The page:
As a simple example, most companies I research (with pensions) assume they’ll get 8% returns on assets.  That may not sound ambitious to you, but it is.  Bonds will probably provide 4% returns from here and stocks will return around 6%.  Assume a pension has a standard 60% equity/40% bond allocation, and you get a whopping 5.2% return. 

So, most companies and governments are under-reporting pension liabilities by around 33%.  This will be difficult for many companies, but they will get by (although shareholders will be less sanguine).  Public pensions, however, will be a nightmare.

Another fact unknown to most is that governments have a different set of accounting rules than companies.  Whereas companies have strict rules about accounting for and allocating assets to pensions, government bodies are much more lax (pay as you go, easier assumptions).

I was reminded of this recently when talking to a lobbyist who works for our local power company.  I asked him if the utility would be bought by a company or taken private, and he said he didn’t think anyone would buy it because they would have to account for pensions differently, and that would wipe out the value of the utility company.  Wow!

Now, picture that occurring all across America.  Most public pensions are grossly under-reporting pension liabilities, and they are in trouble even before reporting that huge liability accurately!

This will make big news at some point, probably within the next 2 to 3 years.  The cause will be interest rates rising (thus decimating bond values) or a big decline in equity prices (hitting pension assets from the other side). 

Mark my words: pensions will cause real pain to shareholders and major pain to state and local governments (which means taxpayers). 

Just when you thought it was safe to go back in the water…

Nothing in this blog should be considered investment, financial, tax, or legal advice. The opinions, estimates and projections contained herein are subject to change without notice. Information throughout this blog has been obtained from sources believed to be accurate and reliable, but such accuracy cannot be guaranteed.

Pension pain

QE2 launched to much fanfare

This was no buy the rumor, sell the news week.  This week, it was buy the rumor, buy the news…whatever you do, just buy, buy, BUY!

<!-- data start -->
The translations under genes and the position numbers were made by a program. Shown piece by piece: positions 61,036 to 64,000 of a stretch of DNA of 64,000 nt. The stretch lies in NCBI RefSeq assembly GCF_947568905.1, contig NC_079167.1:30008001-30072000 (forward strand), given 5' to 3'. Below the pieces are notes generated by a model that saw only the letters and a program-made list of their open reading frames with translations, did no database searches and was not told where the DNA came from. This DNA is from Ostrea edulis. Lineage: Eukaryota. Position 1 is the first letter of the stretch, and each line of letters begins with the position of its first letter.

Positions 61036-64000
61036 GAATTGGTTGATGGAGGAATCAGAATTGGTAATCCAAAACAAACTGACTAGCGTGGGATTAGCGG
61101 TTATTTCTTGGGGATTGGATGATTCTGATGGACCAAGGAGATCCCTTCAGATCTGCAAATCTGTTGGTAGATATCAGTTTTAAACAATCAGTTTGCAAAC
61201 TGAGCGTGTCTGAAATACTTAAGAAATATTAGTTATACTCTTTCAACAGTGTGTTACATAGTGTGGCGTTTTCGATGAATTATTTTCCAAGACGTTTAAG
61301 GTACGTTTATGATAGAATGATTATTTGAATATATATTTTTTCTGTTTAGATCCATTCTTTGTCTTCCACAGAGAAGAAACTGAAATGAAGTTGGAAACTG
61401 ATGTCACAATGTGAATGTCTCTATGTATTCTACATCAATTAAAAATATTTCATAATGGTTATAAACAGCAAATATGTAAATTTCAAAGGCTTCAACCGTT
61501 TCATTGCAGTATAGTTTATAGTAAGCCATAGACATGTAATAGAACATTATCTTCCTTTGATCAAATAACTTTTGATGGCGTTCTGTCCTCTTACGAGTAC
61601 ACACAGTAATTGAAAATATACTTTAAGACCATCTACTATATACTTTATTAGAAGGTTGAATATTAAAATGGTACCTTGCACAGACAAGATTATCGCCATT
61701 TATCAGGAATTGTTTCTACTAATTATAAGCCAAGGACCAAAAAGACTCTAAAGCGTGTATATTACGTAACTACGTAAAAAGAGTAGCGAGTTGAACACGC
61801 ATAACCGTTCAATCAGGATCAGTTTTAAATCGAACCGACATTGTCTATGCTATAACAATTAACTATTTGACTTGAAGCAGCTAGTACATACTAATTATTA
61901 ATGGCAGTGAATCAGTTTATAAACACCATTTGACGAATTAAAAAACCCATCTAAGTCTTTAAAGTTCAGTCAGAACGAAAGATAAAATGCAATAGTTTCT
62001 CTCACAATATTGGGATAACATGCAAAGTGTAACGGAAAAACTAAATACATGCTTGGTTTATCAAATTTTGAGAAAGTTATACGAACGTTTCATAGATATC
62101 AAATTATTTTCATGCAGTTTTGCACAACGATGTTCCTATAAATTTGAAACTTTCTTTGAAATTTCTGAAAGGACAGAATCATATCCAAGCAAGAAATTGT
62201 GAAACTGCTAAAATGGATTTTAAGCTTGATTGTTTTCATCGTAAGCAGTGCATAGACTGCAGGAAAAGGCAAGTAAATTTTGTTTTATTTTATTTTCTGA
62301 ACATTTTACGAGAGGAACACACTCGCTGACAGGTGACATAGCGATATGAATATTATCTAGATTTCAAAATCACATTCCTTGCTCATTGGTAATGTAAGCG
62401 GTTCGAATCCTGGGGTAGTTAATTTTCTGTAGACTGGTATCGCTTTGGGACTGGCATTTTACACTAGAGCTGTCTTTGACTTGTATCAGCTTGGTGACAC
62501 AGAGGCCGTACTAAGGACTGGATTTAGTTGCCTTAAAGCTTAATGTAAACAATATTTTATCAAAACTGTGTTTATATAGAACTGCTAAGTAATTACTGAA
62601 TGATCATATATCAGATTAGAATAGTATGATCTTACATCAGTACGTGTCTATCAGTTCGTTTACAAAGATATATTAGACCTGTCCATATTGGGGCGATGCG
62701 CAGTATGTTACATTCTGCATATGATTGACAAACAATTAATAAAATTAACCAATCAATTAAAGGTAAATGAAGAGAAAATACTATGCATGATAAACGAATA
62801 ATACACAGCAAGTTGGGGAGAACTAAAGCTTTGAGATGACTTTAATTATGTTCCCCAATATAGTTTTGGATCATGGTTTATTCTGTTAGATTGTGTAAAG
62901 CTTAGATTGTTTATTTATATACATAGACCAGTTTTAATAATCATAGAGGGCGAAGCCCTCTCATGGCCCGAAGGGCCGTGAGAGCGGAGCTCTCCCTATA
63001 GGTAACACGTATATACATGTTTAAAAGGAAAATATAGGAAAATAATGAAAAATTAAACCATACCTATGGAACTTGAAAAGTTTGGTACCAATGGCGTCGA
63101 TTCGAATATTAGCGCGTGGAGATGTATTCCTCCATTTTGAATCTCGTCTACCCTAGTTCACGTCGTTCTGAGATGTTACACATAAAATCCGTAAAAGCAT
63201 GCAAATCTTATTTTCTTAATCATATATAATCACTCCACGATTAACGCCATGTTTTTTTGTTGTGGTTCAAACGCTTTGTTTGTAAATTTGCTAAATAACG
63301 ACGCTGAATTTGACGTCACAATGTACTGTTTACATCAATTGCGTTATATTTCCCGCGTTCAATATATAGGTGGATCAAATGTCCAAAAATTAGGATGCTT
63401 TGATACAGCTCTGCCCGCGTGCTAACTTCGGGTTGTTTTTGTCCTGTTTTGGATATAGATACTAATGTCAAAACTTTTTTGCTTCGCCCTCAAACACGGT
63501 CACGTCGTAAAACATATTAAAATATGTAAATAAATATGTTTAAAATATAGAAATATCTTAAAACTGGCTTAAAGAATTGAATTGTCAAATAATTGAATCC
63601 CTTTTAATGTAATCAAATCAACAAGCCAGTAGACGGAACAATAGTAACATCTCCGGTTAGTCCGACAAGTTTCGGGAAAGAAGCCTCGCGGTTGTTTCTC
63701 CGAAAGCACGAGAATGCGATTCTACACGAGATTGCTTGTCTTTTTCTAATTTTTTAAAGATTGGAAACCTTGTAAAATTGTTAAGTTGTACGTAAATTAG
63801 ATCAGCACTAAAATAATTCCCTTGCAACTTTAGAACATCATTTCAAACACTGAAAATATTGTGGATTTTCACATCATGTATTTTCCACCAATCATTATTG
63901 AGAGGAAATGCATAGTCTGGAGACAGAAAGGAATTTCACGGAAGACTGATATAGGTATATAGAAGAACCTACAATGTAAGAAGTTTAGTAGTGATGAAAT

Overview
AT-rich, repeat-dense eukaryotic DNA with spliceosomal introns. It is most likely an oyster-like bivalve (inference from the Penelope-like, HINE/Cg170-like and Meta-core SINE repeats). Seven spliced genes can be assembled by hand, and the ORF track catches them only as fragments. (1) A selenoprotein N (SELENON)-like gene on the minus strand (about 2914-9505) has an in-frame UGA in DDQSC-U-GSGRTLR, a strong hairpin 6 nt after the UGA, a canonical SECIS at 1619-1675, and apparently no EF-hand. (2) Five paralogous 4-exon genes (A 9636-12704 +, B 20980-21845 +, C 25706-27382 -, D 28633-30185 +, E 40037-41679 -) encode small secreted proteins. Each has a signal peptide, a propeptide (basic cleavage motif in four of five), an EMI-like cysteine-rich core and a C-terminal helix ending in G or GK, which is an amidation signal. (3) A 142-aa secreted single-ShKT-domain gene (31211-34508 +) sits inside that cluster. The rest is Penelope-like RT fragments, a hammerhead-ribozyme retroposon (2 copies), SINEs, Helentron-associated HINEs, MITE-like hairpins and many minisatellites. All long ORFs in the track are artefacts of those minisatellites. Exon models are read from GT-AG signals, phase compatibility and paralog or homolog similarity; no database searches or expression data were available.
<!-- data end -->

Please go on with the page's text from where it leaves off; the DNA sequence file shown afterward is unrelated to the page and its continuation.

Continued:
The Federal Reserve will create dollars out of thin air and use them to buy debt issued by our Treasury Department, and this was good news to markets.  Everything, except the U.S. dollar, rallied. 

Happy days are here again.  A chicken in every pot, a car in every garage, prosperity for all.  Print away, dear Fed!

Okay, I’m just bitter because I thought  more than 3 people might see election outcomes, quantitative easing part 2, and 9.6% unemployment as less than good news.  I was wrong.

But, the little voice of reason in my head is screaming in protest, “How can printing money with no backing create prosperity?!  I know, for a fact, it can’t!!!” 

A lower dollar means a little extra business for a couple of U.S. exporters.  But, the U.S. imports vastly more than it exports, so it means higher costs for the majority of us. 

If you don’t believe me, look at commodity prices–they’re up 19% since August.  The rocketing price of cotton is jacking up clothing costs.  Oil at over $86 a barrel will translate into high gasoline and heating oil prices.  Copper closing in on $4 means higher prices for electronics.  Et cetera, et cetera, et cetera.

Soon, this will translate into higher costs and lower profits for U.S. companies.  It will also mean higher prices for all U.S. consumers.

Quantitative easing will not create jobs in the U.S. or increase lending to U.S. businesses (although both of those things are occurring completely separate from and despite federal action).  The Fed’s printed dollars are going to find their way into emerging markets, commodities and government bonds.  In the short run, it means “party on, Wayne”; in the long run, it means more inflation.

Oh, by the way, the last 2 times the Fed tried to create prosperity with the printing press (and the economy was not on the brink of financial collapse) ended in the dot-com crash and the housing crash. 

While the party is going, it will seem great, just like the NASDAQ and housing bubbles back in 1999 and 2006.  But, when it ends, and few will see it coming or be prepared, it’s going to hurt like no hangover we’ve ever experienced.

In the meantime, the markets will rally and the prudent will look foolish.  And, yes, I’m looking like a fool.

Nothing in this blog should be considered investment, financial, tax, or legal advice. The opinions, estimates and projections contained herein are subject to change without notice. Information throughout this blog has been obtained from sources believed to be accurate and reliable, but such accuracy cannot be guaranteed.

QE2 launched to much fanfare